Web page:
Solutions: Options include: (1) make future retirees wait longer to start receiving Social Security, so that all current recipients will continue their full benefits without reduction; (2) build up the trust fund now by forcing workers to pay in more than they currently do; (3) reduce the payouts to all future recipients across the board. When there is not enough money to go around, someone has to get less, wait longer, pay in more, or all of the above.*

*Another choice barely worth mentioning would be to use regular tax dollars to continue full SSI and Medicare payments after the trust funds are empty. That seems to be a recipe for an entire federal government to become much, much further in debt than the $31.4 trillion it already is.

By law, the third option above will happen automatically if Congress does not act before the trust funds vanish. Clearly, however, Option 3 lacks honesty and integrity, as it retracts promises made to current and future senior citizens who have relied on those promises when making retirement and financial decisions. Therefore, politicians who do nothing to solve the problem are the ones who should be accused of “cutting” Social Security for Grandma and all current seniors.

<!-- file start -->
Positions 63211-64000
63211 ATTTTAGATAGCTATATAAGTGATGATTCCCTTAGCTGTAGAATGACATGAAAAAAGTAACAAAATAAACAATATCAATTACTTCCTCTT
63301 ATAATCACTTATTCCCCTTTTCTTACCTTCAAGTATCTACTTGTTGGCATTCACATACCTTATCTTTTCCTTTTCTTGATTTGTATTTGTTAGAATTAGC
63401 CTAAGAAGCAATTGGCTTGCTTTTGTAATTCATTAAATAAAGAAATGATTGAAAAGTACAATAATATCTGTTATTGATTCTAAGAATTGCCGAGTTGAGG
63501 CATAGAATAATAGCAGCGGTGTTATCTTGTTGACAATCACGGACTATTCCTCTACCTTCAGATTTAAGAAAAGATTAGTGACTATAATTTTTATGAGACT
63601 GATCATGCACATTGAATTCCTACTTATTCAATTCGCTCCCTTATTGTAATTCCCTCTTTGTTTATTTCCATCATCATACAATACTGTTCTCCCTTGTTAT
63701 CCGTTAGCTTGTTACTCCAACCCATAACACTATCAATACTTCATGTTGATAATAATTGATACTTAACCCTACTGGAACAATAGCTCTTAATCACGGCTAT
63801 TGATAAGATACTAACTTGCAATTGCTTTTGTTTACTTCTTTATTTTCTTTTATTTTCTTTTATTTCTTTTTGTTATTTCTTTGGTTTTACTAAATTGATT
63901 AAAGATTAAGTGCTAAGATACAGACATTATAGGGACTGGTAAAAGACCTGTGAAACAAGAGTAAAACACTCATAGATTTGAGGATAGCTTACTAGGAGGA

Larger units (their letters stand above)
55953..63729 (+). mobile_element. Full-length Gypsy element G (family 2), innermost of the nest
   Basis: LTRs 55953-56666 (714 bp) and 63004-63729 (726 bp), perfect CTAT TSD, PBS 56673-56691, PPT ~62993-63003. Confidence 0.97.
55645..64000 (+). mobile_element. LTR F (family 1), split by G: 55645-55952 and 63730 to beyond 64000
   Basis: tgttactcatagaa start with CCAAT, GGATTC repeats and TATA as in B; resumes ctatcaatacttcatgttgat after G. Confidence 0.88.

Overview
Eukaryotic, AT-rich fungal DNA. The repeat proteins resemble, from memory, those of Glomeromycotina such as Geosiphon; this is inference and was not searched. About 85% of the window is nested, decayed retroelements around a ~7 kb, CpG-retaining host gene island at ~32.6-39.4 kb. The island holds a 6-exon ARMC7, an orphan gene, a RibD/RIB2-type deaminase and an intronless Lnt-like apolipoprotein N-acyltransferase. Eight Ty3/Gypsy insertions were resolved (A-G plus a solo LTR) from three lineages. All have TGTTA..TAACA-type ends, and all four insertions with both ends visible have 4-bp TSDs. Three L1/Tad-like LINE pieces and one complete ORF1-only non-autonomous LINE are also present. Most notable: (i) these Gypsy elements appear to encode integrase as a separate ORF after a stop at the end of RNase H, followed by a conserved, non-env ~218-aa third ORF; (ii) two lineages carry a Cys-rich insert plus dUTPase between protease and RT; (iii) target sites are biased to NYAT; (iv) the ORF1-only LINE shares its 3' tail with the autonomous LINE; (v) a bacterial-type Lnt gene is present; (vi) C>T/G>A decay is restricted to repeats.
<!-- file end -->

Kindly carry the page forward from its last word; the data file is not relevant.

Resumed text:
What Congress should do instead is reform the program now to ensure full payments in the future. The last major reform was in 1983, and Joe Biden himself, when he was a young senator, voted for it.

With SSI today, reform means, first, that we should raise the required contribution to cover all earned income (right now the obligations of both employers and employees to contribute stop when one’s annual earnings reach $162,000). This is a better way to build up the trust fund than increasing the percentage paid by all employees because, for example, the person who earns $50,000 per year is much more likely to notice a larger paycheck reduction than the person who earns $3 million per year.